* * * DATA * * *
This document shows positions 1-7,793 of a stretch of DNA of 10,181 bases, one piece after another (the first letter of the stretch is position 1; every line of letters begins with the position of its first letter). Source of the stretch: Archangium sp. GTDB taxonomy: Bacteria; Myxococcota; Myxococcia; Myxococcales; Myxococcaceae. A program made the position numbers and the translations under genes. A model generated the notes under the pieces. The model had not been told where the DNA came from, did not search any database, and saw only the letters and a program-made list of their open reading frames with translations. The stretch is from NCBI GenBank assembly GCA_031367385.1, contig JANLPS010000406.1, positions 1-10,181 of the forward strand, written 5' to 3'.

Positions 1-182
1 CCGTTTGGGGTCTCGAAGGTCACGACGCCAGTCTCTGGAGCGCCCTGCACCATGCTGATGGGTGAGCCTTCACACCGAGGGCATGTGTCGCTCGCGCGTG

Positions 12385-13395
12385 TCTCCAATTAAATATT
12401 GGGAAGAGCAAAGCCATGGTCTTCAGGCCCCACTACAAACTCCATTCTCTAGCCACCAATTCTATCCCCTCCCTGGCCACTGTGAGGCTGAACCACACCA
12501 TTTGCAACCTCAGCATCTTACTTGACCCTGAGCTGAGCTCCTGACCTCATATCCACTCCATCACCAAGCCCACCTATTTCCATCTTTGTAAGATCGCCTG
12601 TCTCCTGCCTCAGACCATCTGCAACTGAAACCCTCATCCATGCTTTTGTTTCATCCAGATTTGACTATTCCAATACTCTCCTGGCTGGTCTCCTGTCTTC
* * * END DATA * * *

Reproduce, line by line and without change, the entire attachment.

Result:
This document shows positions 1-7,793 of a stretch of DNA of 10,181 bases, one piece after another (the first letter of the stretch is position 1; every line of letters begins with the position of its first letter). Source of the stretch: Archangium sp. GTDB taxonomy: Bacteria; Myxococcota; Myxococcia; Myxococcales; Myxococcaceae. A program made the position numbers and the translations under genes. A model generated the notes under the pieces. The model had not been told where the DNA came from, did not search any database, and saw only the letters and a program-made list of their open reading frames with translations. The stretch is from NCBI GenBank assembly GCA_031367385.1, contig JANLPS010000406.1, positions 1-10,181 of the forward strand, written 5' to 3'.

Positions 1-182
1 CCGTTTGGGGTCTCGAAGGTCACGACGCCAGTCTCTGGAGCGCCCTGCACCATGCTGATGGGTGAGCCTTCACACCGAGGGCATGTGTCGCTCGCGCGTG

Positions 12385-13395
12385 TCTCCAATTAAATATT
12401 GGGAAGAGCAAAGCCATGGTCTTCAGGCCCCACTACAAACTCCATTCTCTAGCCACCAATTCTATCCCCTCCCTGGCCACTGTGAGGCTGAACCACACCA
12501 TTTGCAACCTCAGCATCTTACTTGACCCTGAGCTGAGCTCCTGACCTCATATCCACTCCATCACCAAGCCCACCTATTTCCATCTTTGTAAGATCGCCTG
12601 TCTCCTGCCTCAGACCATCTGCAACTGAAACCCTCATCCATGCTTTTGTTTCATCCAGATTTGACTATTCCAATACTCTCCTGGCTGGTCTCCTGTCTTC